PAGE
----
Will You Answer the Big Climate Callout?
This lesson plan will allow your students to explore the effects of climate change on the world’s most vulnerable communities. Through this lesson plan your students will learn that they can make their mark on climate change – whether from personal choices and lifestyle to making their voice heard on an international platform.
• Students make the link between climate change and the effect it has on the world’s most vulnerable communities.
• Students understand that people and places are interdependent.
• Students appreciate different scales – from personal and local to national, international and global and make links between scales to develop understanding of geographical ideas.
• Students develop responsibilities as global citizens and recognise how they can contribute to a future that is sustainable and inclusive.
• Students are encouraged to enter the competition about the importance of climate change and to get involved.
How does climate change affect the world’s most vulnerable children?
• Watch a short film ‘UNICEF: Climate change and children’ on YouTube (attached).
Who and what is contributing to climate change?
• What are students’ favourite items? What emissions do they cause? Would they deny someone in a less economically-developed country that thing? Why?
• On the issue of combating climate change, the Bangladeshi Environment Minister has said, “For you in the West, it is a lifestyle change, for us it is a matter of life and death.” Do you agree or disagree? Why?
Who can do what?
• It is hard to stop the effects of greenhouse gas emissions that have al¬ready taken place but we can influence the future. Use the ‘Who can do what?’ activity sheet and decide whether the actions can be taken at a personal, local, national and/or international scale. Alternatively use the ‘Do more’ issue cards and sort them into actions for personal, school, local, national and international levels.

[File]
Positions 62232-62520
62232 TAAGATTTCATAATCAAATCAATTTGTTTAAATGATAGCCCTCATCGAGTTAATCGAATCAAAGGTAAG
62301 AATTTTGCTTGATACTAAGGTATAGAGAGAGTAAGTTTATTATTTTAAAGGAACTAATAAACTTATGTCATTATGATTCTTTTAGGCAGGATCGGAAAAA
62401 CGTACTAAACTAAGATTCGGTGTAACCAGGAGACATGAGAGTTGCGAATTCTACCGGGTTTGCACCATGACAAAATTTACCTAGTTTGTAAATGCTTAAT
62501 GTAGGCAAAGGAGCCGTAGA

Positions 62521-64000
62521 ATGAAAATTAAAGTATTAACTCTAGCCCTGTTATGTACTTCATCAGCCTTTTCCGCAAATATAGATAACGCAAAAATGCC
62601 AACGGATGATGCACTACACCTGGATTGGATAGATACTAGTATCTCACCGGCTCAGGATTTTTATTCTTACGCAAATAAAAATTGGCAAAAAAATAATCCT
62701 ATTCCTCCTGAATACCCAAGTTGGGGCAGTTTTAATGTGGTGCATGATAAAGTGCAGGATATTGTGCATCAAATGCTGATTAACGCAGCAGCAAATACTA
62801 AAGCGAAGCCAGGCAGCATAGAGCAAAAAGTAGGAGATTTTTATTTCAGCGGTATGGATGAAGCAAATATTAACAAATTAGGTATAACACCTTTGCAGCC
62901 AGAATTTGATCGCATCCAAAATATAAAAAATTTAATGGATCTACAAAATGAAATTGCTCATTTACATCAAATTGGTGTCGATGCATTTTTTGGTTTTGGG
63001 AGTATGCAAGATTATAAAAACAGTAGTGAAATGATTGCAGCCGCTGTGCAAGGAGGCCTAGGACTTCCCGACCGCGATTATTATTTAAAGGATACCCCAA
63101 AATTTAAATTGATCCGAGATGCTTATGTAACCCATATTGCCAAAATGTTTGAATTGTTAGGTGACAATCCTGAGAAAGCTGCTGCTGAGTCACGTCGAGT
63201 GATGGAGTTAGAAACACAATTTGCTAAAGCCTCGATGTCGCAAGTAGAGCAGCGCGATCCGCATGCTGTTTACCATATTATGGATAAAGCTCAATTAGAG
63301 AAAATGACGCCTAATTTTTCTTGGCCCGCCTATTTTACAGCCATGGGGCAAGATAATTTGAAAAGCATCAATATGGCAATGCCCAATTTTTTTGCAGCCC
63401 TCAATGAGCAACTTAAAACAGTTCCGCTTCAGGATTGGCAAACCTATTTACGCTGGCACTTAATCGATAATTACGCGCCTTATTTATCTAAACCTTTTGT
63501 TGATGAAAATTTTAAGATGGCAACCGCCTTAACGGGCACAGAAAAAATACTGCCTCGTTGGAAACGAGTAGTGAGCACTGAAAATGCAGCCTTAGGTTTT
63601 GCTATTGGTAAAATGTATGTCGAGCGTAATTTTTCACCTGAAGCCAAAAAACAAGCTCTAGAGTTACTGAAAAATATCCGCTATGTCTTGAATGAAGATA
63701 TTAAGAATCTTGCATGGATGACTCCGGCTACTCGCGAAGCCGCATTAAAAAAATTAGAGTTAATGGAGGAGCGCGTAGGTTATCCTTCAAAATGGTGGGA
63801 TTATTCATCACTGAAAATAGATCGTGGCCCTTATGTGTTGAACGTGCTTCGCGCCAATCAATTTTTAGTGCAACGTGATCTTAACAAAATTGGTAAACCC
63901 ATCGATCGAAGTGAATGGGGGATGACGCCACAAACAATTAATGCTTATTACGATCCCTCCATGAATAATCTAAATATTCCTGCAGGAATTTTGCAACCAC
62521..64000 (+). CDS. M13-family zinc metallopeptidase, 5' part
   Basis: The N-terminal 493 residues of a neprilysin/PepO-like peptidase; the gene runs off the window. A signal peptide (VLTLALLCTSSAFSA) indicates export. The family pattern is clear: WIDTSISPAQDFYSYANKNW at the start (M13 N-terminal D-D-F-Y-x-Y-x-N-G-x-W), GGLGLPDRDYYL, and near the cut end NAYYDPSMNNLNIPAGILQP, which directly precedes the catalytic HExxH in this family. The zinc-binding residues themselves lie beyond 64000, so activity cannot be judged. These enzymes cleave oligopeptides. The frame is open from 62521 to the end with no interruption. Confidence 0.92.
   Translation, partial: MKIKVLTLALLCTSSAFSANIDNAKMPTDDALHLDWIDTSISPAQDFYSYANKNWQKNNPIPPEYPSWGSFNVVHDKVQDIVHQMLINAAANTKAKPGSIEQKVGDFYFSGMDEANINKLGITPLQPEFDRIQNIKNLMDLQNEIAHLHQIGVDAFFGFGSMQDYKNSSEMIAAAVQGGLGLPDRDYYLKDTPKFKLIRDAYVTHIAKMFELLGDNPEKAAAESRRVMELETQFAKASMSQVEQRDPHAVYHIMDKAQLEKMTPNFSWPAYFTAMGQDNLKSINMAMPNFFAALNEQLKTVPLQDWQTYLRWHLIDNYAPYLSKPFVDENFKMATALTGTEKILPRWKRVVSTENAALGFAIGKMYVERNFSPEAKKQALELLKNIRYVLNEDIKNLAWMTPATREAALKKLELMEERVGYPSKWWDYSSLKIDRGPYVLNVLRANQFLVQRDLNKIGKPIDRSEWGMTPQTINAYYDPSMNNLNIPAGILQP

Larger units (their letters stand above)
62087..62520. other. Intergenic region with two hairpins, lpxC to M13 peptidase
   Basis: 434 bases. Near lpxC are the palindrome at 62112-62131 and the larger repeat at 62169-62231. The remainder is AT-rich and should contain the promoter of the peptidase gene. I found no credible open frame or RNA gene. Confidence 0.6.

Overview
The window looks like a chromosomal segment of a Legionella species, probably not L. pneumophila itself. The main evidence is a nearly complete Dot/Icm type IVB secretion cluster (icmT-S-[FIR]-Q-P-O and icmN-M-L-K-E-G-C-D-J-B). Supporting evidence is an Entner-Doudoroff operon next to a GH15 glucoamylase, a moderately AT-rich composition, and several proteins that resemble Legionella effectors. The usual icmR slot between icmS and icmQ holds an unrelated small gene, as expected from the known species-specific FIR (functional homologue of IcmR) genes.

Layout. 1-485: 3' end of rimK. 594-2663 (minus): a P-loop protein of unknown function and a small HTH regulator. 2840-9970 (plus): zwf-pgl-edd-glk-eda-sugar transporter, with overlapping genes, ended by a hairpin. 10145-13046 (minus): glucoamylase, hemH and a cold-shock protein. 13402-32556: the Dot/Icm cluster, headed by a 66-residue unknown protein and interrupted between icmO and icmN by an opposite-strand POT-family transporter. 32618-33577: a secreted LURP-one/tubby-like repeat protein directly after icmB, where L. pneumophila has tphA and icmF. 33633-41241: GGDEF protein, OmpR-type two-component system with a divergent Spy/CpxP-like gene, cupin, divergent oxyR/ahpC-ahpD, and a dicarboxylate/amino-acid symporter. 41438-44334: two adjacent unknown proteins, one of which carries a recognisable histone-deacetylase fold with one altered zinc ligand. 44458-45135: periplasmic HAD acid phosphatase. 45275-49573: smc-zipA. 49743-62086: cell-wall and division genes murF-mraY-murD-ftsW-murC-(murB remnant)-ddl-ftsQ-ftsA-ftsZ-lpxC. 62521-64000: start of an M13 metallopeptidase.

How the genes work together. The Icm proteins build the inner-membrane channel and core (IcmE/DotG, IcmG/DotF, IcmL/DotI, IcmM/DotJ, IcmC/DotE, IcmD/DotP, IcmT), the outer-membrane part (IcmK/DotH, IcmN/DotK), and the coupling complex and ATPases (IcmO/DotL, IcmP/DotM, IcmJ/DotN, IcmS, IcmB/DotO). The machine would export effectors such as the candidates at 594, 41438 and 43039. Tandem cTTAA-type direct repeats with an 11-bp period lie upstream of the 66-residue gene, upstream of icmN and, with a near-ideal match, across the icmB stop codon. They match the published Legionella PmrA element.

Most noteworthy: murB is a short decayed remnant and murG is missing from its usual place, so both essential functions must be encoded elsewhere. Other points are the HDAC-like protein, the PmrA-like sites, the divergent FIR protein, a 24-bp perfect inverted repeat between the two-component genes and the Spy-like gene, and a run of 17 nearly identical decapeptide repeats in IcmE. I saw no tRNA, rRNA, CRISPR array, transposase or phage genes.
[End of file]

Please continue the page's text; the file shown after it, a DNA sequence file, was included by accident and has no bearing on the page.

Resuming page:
• Think about which actions make a ‘small’, ‘medium’ or ‘large’ difference to emissions. List actions needed to make a ‘low-effort future’ or ‘best possible future’ more likely.
Make yourself heard: How can we make sure that action is taken?
At a personal level – make a pledge
> I will travel to school by....
> I will replace ordinary light bulbs with energy-saving light bulbs
> When I go on holiday I will travel by....
> I will eat ___________ because ....
> Most of my rubbish will be ....
> I will conserve water because .....
*See page 7 of the attached lesson plan for suggestions to modify this lesson for grade 11 and 12 students.
Instructions for Students
• Watch Eric Prydz’s video (attached)
• Watch Alizeta Ouedraogo’s story (attached). She is a 16-year-old girl who lives in Burkina Faso. Her community has seen a significant reduction in rainfall and this has meant less food to eat.
• How might the young people in these two videos be linked / interconnected / interdependent?
• Use the ‘Will you answer the big climate callout?’ handout to introduce UNICEF, the Copenhagen convention and the competition to the students.
Web Pages Used
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